Japan, Indonesia Look at More Assertive Security Stances While Xi Jinping Purges for Power
- Last week Japan’s cabinet changed its constitutional interpretation of the country’s right to collective self-defense. Ryo Sahashi, a visiting professor at Stanford University, argues that Prime Minister Shinzo Abe still has much convincing to do in order to change a Japanese public opinion that’s deeply averse to the use of force. There are months of legislative work ahead to reflect this change into bills.
- East Asia Forum expects a military buildup in Indonesia no matter who wins the forthcoming presidential elections:
“Even with modest economic growth projections, an Indonesian military build-up is inevitable. Both candidates, running on nationalist platforms, desire a more powerful Indonesian military that can project its power. The only difference is that Prabowo prefers a powerful — yet stationary — military presence initially and power projection capabilities later on, while Jokowi seems to prefer it the other way around.”
- China’s Communist Party under general secretary/president/chairman Xi Jinping is increasingly sounding like it’s in the middle of a full-blown purge, after it expelled former vice-chairman of China’s Central Military Commission Xu Caihou last Monday. See the language of state and party-sanctioned headlines: People’s Daily scolds ousted military leader; Battle against the enemy within. Xu Qiliang, a former PLA Air Force pilot, replaced Xu Caihou as the CMC’s #3.
- C. Christine Fair from Georgetown University thinks the Pakistani army’s operation against the Taliban in North Waziristan should be met with deep skepticism. Hundreds of thousands of civilians have fled the area… and business has been booming for barbers.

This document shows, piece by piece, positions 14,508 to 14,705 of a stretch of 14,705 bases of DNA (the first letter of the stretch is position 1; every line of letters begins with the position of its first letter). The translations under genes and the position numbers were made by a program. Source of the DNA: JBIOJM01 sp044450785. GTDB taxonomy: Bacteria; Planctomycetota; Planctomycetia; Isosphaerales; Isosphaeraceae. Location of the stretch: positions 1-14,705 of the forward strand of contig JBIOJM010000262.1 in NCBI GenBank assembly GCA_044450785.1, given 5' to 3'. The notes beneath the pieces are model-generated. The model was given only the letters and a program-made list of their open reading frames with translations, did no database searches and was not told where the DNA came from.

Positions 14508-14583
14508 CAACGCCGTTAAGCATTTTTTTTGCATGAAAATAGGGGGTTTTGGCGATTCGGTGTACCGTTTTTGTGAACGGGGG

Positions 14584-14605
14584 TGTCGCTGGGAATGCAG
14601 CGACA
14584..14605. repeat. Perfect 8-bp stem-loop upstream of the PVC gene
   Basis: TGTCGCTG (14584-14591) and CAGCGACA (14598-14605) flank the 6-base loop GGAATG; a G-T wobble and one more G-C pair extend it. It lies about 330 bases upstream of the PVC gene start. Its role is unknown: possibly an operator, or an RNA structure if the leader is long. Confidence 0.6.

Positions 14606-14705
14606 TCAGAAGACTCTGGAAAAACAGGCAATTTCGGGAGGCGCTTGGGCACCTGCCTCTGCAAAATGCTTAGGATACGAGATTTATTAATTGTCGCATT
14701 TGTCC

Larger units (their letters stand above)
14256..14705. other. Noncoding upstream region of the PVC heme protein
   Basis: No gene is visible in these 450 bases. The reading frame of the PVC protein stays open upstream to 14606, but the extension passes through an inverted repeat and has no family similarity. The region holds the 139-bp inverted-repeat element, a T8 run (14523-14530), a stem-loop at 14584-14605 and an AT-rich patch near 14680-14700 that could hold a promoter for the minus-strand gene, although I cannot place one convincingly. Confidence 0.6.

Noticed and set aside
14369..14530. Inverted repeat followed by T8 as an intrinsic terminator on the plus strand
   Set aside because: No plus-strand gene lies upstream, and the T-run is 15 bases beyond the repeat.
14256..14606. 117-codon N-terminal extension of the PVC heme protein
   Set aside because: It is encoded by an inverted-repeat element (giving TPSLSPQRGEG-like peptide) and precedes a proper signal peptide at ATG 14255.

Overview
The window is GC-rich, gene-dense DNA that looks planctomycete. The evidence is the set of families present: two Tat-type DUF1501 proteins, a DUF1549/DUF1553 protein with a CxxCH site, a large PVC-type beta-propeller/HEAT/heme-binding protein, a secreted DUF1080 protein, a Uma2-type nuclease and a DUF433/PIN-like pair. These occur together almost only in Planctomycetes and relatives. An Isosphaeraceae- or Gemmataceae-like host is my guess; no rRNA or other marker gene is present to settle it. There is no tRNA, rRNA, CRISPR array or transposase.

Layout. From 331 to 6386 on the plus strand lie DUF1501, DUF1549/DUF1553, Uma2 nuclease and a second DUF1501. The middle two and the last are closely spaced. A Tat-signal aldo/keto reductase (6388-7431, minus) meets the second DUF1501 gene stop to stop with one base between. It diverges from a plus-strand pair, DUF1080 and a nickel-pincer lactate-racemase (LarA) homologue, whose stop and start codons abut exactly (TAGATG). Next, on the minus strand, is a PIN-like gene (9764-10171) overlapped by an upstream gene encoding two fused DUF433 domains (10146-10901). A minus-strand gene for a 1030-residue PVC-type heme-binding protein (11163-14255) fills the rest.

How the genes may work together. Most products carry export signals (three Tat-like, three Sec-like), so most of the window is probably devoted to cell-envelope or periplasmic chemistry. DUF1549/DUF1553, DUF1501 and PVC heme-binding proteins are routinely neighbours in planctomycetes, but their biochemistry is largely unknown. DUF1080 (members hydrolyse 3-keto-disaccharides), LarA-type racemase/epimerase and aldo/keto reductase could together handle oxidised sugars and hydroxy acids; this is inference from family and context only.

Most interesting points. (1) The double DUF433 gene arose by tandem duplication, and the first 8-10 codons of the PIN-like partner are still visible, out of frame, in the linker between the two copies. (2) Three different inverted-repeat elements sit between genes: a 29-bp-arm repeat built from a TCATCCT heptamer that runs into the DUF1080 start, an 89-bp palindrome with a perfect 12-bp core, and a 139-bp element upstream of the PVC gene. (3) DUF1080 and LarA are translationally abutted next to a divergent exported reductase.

State of Iraq
- The latest situation report from the ISW shows the insurgents focusing on key infrastructure, including ongoing fights for the refinery in Baiji.
- Al-Jazeera provides a well-done time-lapse map of the Islamic State’s recent attacks in Iraq, and if you need to catch up on the overall conflict since ISIS launched its offensive in Mosul, the Economist has a decent recap.
- Ukraine replaced its defense minister and is taking off the gloves in its efforts to root out pro-Russian insurgents from Eastern cities. The pro-government Kyiv Post seems to think it’s working so far. AP video in Slovyansk.
- German defense minister Ursula von der Leyen is in favor of acquiring combat UAVs, under parliamentary supervision and within a European program. Deutsche Welle | Süddeutsche Zeitung [in German].
The NSA’s Broad Net
- WaPo: “Nine of 10 account holders found in a large cache of intercepted conversations, which former NSA contractor Edward Snowden provided in full to The Post, were not the intended surveillance targets but were caught in a net the agency had cast for somebody else.”
- Good question: why does the government suck so badly at software? Apart from the NSA’s cyber-spying exploits (in both meanings of the word), that is.
A Shiny Future of Self-Repairing Flying Robots
- Nick Colosimo from BAE Systems sees a future where 3D printing is used aboard UAVs so that they can heal themselves in flight, as well as combined aircraft that splits into smaller planes once it has reached destination. Someone has been watching too much UFO Robot Grendizer, but the press loves this sort of stuff. Video below:
But Back in the Real World
- The US Army is firing officers right after moving them to their next assignment. It’s one thing to have to downsize, it’s something else to do it that way.